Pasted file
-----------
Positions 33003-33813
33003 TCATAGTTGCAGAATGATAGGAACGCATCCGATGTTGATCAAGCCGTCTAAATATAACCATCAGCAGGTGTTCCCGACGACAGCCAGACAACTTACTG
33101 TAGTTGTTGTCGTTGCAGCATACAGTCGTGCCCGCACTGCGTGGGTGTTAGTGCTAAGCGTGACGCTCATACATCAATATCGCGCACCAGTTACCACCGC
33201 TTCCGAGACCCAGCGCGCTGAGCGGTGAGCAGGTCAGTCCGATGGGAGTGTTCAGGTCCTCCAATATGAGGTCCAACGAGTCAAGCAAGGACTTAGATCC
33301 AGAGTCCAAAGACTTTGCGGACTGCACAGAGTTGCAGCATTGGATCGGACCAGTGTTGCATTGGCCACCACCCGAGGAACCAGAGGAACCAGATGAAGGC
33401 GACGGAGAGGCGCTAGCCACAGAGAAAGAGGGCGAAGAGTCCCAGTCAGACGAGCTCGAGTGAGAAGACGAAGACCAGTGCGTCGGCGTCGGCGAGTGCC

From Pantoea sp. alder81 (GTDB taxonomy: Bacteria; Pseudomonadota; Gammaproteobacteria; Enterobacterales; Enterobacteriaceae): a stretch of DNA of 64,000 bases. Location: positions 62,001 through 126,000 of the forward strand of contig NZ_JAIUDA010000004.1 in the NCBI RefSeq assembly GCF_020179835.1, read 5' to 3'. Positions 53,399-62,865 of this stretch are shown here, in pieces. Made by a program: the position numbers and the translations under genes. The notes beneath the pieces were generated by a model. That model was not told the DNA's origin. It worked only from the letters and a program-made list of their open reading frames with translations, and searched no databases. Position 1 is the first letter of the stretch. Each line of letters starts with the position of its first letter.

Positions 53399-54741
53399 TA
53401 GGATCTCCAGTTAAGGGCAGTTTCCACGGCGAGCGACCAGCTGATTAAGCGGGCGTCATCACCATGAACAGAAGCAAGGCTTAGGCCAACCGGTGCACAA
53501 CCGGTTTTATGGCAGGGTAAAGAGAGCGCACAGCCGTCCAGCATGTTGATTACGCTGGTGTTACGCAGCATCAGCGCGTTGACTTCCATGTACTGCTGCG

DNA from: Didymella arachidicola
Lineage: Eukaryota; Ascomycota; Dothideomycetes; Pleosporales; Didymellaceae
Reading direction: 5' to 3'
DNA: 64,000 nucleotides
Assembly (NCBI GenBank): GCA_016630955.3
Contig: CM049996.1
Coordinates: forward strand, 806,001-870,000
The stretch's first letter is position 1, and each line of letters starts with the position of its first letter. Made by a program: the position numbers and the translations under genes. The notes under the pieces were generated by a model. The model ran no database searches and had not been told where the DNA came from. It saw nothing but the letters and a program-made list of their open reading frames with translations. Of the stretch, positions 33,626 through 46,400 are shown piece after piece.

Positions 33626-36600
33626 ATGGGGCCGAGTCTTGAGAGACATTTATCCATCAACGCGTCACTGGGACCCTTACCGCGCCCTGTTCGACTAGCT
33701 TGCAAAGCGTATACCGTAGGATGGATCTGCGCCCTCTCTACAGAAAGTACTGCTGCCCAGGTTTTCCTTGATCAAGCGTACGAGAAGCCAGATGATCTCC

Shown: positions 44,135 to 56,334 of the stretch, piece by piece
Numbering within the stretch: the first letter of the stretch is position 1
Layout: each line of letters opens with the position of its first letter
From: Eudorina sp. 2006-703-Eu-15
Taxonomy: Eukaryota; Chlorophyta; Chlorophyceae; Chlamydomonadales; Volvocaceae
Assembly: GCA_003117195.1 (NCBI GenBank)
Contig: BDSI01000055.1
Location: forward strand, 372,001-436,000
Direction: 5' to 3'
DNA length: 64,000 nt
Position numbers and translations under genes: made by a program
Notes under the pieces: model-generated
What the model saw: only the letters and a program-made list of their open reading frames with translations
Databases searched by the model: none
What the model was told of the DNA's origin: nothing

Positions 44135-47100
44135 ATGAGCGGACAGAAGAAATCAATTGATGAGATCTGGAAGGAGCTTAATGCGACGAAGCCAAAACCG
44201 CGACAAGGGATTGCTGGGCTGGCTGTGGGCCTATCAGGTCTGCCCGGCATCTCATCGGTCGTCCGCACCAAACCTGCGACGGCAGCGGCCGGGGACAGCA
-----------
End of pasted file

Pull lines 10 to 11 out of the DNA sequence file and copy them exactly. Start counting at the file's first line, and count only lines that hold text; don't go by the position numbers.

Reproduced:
53401 GGATCTCCAGTTAAGGGCAGTTTCCACGGCGAGCGACCAGCTGATTAAGCGGGCGTCATCACCATGAACAGAAGCAAGGCTTAGGCCAACCGGTGCACAA
53501 CCGGTTTTATGGCAGGGTAAAGAGAGCGCACAGCCGTCCAGCATGTTGATTACGCTGGTGTTACGCAGCATCAGCGCGTTGACTTCCATGTACTGCTGCG